In today’s increasingly uncertain risk landscape, executives are continuously searching out ways to curb vulnerabilities, complex dependencies and the threat of disruption. According to experts at Arthur D. Little, leaders now require a “sixth sense” of risk, to provide intuition into the emerging risk landscape and enable their organisations to sense and respond to emerging risk. This can be achieved through a proactive approach to risk management, write UK-based advisors Tom Teixeira, Emily Channon and Marcus Beard.
At its core, proactive risk management involves identifying emerging risks early, determining how they should be prioritised, and then responding to them quickly and effectively. The integration of this approach is facilitated by a shift in risk management from a reactive “measure and manage” approach to an anticipatory “sense and respond” tactic , which utilises organisation-wide engagement to ensure a dynamic response to risk.
Traditional enterprise risk management (ERM) is well suited to complicated organisations facing determinant risk. This typically features optimised risk management strategy – a one-size-fits-all approach based on past experiences; a “Measure and manage” risk approach – reactive response with separation between risk management and organisational strategy; and lengthy internal and public monitoring methods – risk registers, audit committees and annual reports.
Such risk management approaches can lead to over-reliance on conventional methods and discourage exploration of novel risks and control measures. Even organisations with exceptional risk management processes may fall foul of emerging risks as they lack the agility to adapt in time. Indeed, the more skilled an organisation becomes at managing its known risk profile, the harder it may be to spot weaknesses or respond quickly to new threats. Three key aspects that are integral to proactive risk management:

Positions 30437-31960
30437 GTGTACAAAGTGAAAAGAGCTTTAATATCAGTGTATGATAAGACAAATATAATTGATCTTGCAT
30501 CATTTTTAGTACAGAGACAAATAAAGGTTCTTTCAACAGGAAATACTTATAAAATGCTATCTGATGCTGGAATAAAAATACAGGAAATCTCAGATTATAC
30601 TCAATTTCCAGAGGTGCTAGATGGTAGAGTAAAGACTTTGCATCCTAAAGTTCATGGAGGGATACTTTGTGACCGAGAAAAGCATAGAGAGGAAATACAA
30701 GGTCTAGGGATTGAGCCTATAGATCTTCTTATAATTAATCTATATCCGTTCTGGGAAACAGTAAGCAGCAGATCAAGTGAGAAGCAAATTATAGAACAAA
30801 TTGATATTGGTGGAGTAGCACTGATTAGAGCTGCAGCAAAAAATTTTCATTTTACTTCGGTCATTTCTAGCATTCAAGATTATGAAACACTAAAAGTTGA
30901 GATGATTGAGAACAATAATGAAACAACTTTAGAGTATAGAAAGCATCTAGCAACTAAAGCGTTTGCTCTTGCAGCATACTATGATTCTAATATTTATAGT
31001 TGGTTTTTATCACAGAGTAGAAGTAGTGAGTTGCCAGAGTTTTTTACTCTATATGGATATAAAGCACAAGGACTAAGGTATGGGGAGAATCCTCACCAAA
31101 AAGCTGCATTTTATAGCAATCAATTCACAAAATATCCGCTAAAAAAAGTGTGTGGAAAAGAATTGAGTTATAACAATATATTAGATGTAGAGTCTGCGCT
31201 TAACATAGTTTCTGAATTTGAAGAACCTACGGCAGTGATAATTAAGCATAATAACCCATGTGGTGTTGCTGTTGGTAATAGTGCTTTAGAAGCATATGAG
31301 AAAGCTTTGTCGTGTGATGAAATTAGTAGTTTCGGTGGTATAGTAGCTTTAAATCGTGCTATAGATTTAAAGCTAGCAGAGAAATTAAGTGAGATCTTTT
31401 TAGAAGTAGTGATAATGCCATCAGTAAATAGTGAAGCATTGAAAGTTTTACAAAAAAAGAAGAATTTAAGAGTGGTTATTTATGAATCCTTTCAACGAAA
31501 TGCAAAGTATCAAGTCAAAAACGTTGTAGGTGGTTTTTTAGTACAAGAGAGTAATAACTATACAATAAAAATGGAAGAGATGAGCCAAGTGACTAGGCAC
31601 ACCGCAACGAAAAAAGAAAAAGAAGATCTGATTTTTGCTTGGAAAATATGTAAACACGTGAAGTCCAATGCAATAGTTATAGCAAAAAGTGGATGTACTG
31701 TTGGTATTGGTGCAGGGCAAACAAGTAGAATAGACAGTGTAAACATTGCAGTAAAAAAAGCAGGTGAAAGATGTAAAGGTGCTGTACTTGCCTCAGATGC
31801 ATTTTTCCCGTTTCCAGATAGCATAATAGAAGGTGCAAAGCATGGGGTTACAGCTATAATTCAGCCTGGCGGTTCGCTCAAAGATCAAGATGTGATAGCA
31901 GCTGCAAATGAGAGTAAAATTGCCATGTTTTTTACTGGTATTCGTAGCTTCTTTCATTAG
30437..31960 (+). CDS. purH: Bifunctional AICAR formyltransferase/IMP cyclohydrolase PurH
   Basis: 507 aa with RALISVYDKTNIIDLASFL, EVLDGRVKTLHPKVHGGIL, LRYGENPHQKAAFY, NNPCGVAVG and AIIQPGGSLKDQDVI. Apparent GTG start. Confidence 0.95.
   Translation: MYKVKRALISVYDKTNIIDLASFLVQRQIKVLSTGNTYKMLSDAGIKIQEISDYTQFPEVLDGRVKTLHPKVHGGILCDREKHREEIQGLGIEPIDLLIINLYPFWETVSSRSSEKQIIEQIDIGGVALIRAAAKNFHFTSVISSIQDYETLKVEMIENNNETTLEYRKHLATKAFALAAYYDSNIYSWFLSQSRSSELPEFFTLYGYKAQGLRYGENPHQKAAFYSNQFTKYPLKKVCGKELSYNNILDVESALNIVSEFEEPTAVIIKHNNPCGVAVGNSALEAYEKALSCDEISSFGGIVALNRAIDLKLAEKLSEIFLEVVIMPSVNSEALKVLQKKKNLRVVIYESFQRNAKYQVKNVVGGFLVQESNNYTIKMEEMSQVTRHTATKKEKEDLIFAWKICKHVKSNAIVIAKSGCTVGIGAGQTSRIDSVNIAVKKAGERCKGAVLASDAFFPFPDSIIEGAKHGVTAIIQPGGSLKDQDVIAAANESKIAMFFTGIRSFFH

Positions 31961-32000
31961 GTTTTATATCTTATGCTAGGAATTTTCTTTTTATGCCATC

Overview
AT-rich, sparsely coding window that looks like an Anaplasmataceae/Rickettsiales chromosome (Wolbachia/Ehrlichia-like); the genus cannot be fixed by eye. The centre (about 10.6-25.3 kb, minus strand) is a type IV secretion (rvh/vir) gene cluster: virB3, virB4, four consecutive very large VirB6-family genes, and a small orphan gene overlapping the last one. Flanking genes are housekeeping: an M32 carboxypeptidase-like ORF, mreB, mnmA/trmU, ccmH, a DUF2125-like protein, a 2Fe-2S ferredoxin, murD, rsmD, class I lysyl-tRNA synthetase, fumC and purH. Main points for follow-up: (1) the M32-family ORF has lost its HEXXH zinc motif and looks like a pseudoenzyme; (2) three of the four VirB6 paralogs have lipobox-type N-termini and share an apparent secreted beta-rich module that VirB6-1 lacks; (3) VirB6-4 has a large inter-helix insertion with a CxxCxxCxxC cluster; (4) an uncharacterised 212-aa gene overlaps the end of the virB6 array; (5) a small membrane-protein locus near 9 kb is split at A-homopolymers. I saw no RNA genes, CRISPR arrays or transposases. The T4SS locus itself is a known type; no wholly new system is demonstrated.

As complexity and uncertainty increase, so do the associated risk and the difficulty of identifying this. Predictive risk identification techniques such as horizon scanning and key risk indicator (KRI) monitoring should be used to detect, predict and monitor emerging risks. Subject-matter experts should scan the horizon, analysing trends to determine probable futures using political, societal and organisational data. From this, potential emerging risks can be identified in advance, and effective management strategies put in place.
Once potential risks have been identified, they can be monitored using KRIs, which provide leadership with a real-time health assessment of the organisation. KRIs are leading indicators which are calibrated to provide a “red flag” prior to a risk event occurring; the calibration should be directly related to an organisation’s risk tolerance. These contrast to key performance indicators (KPIs), which are traditional, well-established lagging indicators that provide situational awareness after a risk event has occurred. Such metrics are useful for preventing known risks and recording the performance of control measures, but they do not provide the whole picture.
The “Holy Grail” is to have a set of both leading and lagging indicators to support timely intervention to protect the organisation and mitigate the risk. KRIs are most effective when detailed understanding of a risk allows informed thresholds to be set. When the threshold is exceeded, an alert can indicate that the probability of a loss has risen considerably and the risk requires immediate attention.